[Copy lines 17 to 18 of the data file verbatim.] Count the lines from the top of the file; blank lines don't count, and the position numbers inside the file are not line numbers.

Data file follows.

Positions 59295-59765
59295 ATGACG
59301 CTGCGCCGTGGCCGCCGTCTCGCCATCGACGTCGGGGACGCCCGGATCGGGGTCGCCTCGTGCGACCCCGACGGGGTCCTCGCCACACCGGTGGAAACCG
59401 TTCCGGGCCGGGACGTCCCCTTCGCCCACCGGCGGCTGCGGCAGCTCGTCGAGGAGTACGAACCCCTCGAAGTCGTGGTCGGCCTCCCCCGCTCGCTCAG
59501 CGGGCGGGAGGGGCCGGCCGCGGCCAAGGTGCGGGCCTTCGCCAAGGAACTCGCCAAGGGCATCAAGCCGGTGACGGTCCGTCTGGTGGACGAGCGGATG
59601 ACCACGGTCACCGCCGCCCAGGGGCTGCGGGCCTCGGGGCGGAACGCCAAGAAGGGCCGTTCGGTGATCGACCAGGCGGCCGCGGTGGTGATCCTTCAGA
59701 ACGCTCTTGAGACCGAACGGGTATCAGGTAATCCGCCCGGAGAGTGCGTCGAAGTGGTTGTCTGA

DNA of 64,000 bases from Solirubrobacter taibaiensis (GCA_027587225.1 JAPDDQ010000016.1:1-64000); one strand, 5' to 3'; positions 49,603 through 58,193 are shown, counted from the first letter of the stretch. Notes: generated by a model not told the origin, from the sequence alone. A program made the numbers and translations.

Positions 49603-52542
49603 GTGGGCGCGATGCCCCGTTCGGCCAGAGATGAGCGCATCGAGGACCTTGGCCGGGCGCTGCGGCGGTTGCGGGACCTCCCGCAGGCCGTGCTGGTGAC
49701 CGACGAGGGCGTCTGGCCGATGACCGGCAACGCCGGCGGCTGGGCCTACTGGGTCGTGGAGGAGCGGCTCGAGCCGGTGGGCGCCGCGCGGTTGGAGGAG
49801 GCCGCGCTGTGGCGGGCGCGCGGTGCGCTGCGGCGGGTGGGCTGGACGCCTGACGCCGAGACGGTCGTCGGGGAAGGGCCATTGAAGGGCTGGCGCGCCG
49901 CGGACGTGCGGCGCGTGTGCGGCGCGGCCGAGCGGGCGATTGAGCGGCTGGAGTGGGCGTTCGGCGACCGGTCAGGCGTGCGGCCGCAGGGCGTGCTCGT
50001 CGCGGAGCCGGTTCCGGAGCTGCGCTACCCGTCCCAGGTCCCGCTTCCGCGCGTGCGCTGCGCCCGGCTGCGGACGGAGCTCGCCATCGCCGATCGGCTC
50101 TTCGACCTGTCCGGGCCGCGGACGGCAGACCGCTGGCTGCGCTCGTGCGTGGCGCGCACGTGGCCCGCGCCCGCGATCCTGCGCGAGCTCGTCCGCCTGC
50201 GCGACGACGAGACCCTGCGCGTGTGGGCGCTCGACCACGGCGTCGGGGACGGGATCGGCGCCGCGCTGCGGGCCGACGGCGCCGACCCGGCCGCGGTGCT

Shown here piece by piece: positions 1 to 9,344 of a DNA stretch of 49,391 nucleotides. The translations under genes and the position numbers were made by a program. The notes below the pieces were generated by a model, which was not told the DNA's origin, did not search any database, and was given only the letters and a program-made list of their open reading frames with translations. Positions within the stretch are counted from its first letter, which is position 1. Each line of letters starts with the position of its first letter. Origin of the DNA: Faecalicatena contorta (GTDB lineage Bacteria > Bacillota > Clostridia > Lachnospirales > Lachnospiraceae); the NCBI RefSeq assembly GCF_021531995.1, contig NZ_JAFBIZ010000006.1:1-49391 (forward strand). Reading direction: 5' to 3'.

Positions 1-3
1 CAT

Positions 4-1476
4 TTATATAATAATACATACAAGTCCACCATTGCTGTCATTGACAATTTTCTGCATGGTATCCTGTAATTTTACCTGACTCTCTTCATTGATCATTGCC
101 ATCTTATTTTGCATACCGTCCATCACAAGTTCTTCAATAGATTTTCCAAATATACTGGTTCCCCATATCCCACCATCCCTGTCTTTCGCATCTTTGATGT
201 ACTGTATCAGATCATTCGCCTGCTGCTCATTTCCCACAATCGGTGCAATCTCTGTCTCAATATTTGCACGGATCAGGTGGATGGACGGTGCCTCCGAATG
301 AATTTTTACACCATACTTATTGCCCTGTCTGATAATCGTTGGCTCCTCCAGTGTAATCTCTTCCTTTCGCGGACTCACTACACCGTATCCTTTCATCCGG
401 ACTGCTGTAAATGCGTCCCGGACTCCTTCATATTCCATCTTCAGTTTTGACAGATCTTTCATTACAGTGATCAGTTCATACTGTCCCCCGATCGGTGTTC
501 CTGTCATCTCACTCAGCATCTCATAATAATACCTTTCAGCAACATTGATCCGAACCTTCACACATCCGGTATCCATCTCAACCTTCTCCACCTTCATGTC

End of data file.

Shown here piece by piece: positions 1 to 9,344 of a DNA stretch of 49,391 nucleotides. The translations under genes and the position numbers were made by a program. The notes below the pieces were generated by a model, which was not told the DNA's origin, did not search any database, and was given only the letters and a program-made list of their open reading frames with translations. Positions within the stretch are counted from its first letter, which is position 1. Each line of letters starts with the position of its first letter. Origin of the DNA: Faecalicatena contorta (GTDB lineage Bacteria > Bacillota > Clostridia > Lachnospirales > Lachnospiraceae); the NCBI RefSeq assembly GCF_021531995.1, contig NZ_JAFBIZ010000006.1:1-49391 (forward strand). Reading direction: 5' to 3'.

Positions 1-3